THIS STORY HAS BEEN FORMATTED FOR EASY PRINTING
Album Review

Ran Blake, 'Driftwoods'

January 26, 2009
  • Email|
  • Print|
  • Single Page|
  • |
Text size +

Jazz
Ran Blake Driftwoods
Tompkins Square
ESSENTIAL "Dancing in the Dark"

Next time you're up until quarter to 3 and looking for music to fit the hour, we suggest this set of film noir nocturnes for solo piano from Ran Blake. His previous piano recital, the acclaimed "All That Is Tied," focused on his own compositions. "Driftwoods" pays tribute to his favorite singers, from Billie Holiday and Chris Connor to Nat "King" Cole and Hank Williams. Blake is a stealth piano virtuoso, master of touch and timing, a flinty melodist who fills the spaces between the notes with lingering harmonics. His abiding influences include Duke Ellington and Thelonious Monk, yet he's equally inspired by the movies of Alfred Hitchcock, Fritz Lang, and Otto Preminger. At the album's heart are two takes of the Arthur Schwartz/Howard Dietz standard "Dancing in the Dark," saluting Sarah Vaughan's definitive 1956 recording. In the shorter of the two, recorded first, the dance is a faded memory; the longer presents a montage of moods, the dance holding its own with the dark. Two tracks let the light win out for a while: Milton Nascimento's "Cancao da Sol" and the bluesy gospel number honoring Mahalia Jackson, "I'm Going to Tell God." But, deliciously, the darkness dominates these 13 tunes tossed and transformed in the ocean of Blake's musical imagination. (Out tomorrow)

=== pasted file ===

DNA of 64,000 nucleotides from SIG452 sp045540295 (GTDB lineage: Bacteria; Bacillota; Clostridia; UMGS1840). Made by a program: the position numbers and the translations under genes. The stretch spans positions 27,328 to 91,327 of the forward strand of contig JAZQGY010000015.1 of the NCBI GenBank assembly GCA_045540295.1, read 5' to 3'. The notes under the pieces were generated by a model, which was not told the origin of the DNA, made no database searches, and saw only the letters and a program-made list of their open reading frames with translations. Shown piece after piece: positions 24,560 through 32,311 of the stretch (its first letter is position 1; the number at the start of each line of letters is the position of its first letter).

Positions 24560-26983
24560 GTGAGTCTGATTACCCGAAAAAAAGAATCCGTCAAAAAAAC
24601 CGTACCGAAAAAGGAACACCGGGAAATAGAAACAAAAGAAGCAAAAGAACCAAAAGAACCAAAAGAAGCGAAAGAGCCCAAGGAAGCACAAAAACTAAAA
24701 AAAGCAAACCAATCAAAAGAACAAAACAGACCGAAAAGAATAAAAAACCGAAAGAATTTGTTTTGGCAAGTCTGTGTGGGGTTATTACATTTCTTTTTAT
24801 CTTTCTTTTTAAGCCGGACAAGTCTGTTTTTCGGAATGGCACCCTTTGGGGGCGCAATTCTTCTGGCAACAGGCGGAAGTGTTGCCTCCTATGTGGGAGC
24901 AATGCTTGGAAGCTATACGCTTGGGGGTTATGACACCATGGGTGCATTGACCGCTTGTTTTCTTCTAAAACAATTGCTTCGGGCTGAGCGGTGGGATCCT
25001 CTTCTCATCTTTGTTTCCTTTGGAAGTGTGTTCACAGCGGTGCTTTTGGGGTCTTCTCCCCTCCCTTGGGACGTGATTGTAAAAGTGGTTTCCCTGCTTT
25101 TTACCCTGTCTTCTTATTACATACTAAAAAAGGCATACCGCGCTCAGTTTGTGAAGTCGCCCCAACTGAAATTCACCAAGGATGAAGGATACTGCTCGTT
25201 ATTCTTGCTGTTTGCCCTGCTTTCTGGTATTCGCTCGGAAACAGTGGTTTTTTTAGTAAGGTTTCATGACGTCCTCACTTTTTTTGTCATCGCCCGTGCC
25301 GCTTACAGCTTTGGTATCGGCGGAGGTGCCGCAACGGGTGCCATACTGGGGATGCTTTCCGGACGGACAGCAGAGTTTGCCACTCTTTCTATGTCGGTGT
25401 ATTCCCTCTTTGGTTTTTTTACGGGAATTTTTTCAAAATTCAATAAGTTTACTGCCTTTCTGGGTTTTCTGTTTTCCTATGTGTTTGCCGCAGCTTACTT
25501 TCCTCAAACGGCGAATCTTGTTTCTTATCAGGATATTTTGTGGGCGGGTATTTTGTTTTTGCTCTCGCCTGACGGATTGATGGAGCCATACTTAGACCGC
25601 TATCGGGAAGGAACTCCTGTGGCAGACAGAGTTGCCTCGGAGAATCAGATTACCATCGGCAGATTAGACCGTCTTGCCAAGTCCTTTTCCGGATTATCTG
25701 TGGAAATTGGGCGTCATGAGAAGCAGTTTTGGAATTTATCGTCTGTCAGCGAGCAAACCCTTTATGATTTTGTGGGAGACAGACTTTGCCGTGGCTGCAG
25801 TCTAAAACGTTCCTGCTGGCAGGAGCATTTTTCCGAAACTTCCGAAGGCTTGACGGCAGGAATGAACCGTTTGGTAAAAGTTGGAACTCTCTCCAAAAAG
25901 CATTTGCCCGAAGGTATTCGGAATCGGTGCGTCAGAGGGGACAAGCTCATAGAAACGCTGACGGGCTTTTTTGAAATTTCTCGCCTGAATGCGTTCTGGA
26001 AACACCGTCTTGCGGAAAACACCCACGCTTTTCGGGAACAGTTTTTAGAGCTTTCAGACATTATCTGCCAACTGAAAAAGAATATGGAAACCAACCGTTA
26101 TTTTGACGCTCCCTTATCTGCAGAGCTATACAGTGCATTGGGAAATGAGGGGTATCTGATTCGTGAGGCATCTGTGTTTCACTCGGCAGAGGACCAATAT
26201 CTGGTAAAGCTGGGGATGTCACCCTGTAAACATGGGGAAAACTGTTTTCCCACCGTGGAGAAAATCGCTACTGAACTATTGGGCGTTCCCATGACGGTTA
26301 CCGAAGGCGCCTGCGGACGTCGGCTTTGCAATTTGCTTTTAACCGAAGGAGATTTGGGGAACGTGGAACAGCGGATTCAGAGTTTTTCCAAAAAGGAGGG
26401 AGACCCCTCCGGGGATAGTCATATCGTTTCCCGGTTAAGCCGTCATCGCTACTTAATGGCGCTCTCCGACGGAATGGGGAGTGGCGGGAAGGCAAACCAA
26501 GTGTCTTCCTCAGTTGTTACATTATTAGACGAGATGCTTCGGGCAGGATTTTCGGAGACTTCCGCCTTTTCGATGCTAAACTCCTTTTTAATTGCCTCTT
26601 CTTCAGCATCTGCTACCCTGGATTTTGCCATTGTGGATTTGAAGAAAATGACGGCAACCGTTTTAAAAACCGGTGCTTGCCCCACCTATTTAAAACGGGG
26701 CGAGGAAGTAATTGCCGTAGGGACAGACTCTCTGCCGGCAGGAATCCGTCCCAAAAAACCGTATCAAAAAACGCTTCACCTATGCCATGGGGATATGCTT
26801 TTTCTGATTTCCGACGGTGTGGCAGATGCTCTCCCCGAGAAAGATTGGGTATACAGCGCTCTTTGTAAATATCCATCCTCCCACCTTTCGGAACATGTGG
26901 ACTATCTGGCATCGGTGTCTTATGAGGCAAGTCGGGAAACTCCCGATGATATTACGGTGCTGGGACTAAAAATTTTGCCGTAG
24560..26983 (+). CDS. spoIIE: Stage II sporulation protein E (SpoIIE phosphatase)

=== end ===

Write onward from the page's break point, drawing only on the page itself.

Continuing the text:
KEVIN LOWENTHAL

  • Email
  • Email
  • Print
  • Print
  • Single page
  • Single page
  • Reprints
  • Reprints
  • Share
  • Share
  • Comment
  • Comment
 
  • Share on DiggShare on Digg
  • Tag with Del.icio.us Save this article
  • powered by Del.icio.us
Your Name Your e-mail address (for return address purposes) E-mail address of recipients (separate multiple addresses with commas) Name and both e-mail fields are required.
Message (optional)
Disclaimer: Boston.com does not share this information or keep it permanently, as it is for the sole purpose of sending this one time e-mail.